Cindy then turns things over to Peter Scott to walk us through the many challenges security teams are facing. For example, traditional tools aren’t purpose-built to keep pace with cloud environment, getting complete coverage of assets in your environment requires multiple solutions from different vendors that are all speaking different languages, and no solutions are providing a unified view of an organization’s risk. These challenges on top of growing economic pressures often make security teams choose between continued  investment in traditional infrastructure and applications, or investing more in securing cloud environments. Peter then discusses the challenges security teams face from expanded roles, disjointed security stacks, and increases in the threat landscape. Some of these challenges are highlighted more in the video below.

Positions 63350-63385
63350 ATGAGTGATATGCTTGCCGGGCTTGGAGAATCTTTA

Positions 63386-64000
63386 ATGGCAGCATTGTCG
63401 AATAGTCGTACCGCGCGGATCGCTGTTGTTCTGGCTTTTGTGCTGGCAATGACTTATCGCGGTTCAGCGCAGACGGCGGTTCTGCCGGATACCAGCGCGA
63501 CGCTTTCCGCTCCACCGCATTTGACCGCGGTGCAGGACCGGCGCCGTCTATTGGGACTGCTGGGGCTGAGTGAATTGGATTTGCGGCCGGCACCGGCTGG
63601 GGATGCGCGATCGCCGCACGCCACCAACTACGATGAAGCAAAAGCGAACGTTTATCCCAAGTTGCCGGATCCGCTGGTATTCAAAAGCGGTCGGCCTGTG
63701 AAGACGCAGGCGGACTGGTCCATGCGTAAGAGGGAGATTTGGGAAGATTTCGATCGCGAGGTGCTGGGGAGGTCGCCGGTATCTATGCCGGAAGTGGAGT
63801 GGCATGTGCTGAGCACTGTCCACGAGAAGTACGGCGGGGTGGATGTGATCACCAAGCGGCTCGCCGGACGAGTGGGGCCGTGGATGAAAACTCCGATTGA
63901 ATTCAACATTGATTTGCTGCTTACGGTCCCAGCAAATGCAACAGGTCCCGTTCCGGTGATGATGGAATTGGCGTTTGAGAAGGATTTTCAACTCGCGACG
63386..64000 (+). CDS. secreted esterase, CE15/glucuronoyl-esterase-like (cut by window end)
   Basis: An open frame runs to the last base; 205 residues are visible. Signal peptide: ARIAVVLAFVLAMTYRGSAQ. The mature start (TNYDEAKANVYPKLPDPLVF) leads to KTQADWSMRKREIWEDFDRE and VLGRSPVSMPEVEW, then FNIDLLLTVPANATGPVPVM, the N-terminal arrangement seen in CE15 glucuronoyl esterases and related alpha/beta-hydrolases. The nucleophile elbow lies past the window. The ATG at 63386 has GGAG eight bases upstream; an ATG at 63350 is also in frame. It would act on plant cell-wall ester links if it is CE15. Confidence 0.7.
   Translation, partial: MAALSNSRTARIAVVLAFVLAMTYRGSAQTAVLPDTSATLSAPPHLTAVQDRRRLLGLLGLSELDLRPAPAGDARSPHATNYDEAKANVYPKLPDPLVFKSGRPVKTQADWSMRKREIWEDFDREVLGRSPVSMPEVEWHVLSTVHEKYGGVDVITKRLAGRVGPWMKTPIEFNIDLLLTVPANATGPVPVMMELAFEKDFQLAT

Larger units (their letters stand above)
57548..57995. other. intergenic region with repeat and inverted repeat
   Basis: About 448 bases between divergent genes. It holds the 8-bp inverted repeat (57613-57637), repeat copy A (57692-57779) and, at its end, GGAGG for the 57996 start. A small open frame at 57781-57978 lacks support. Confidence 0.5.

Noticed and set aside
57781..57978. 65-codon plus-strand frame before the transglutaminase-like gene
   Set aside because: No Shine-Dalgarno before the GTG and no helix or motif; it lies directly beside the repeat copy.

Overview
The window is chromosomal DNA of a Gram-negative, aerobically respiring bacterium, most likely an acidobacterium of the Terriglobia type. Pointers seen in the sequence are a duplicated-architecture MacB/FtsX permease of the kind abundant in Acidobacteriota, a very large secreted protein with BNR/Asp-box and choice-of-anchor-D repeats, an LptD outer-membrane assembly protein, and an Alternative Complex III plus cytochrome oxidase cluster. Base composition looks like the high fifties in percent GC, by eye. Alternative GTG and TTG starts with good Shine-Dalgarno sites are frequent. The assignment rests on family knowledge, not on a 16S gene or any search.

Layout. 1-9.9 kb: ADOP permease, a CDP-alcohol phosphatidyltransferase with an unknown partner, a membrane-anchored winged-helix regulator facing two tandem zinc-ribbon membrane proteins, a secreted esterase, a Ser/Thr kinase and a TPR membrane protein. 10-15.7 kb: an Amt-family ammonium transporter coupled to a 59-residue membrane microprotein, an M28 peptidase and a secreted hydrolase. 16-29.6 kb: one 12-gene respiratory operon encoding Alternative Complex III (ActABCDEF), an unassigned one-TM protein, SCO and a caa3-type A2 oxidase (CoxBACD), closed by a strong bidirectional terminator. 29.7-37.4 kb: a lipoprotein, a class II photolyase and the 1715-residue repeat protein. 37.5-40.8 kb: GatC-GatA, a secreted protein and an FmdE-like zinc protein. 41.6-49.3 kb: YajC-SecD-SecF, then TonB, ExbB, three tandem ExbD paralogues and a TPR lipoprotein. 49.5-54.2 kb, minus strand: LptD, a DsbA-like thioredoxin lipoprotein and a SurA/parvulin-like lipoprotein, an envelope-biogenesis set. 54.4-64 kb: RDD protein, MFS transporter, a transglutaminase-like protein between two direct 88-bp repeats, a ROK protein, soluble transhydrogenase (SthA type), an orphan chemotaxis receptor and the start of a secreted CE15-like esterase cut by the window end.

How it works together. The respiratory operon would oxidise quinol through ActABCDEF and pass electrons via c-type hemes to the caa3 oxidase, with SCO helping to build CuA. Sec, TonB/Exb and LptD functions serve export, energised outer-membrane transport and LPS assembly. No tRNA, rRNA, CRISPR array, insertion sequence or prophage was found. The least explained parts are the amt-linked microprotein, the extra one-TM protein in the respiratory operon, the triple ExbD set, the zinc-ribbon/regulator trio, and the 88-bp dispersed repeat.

Addressing the Evolving Attack Surface Part 1: Modern Challenges

After spending some time discussing the challenges organizations and security teams are facing, Cindy and Peter dive deeper into the steps organizations can take to expand their existing VM programs to include cloud environments. We will cover these steps and more in the next blog post of this series. Until then, if you’re curious to learn more about Rapid7’s InsightCloudSec solution feel free to check out the demo here, or watch the replay of this webinar at any time!

What’s Up, Home? – Staring at the Video Stream

Post Syndicated from Janne Pikkarainen original https://blog.zabbix.com/whats-up-home-staring-at-the-video-stream/23882/

Can you make sure your video streams are up with Zabbix? Of course, you can! By day, I am a monitoring technical lead in a global cyber security company. By night, I monitor my home with Zabbix & Grafana Labs and do some weird experiments with them. Welcome to my weekly blog about the project.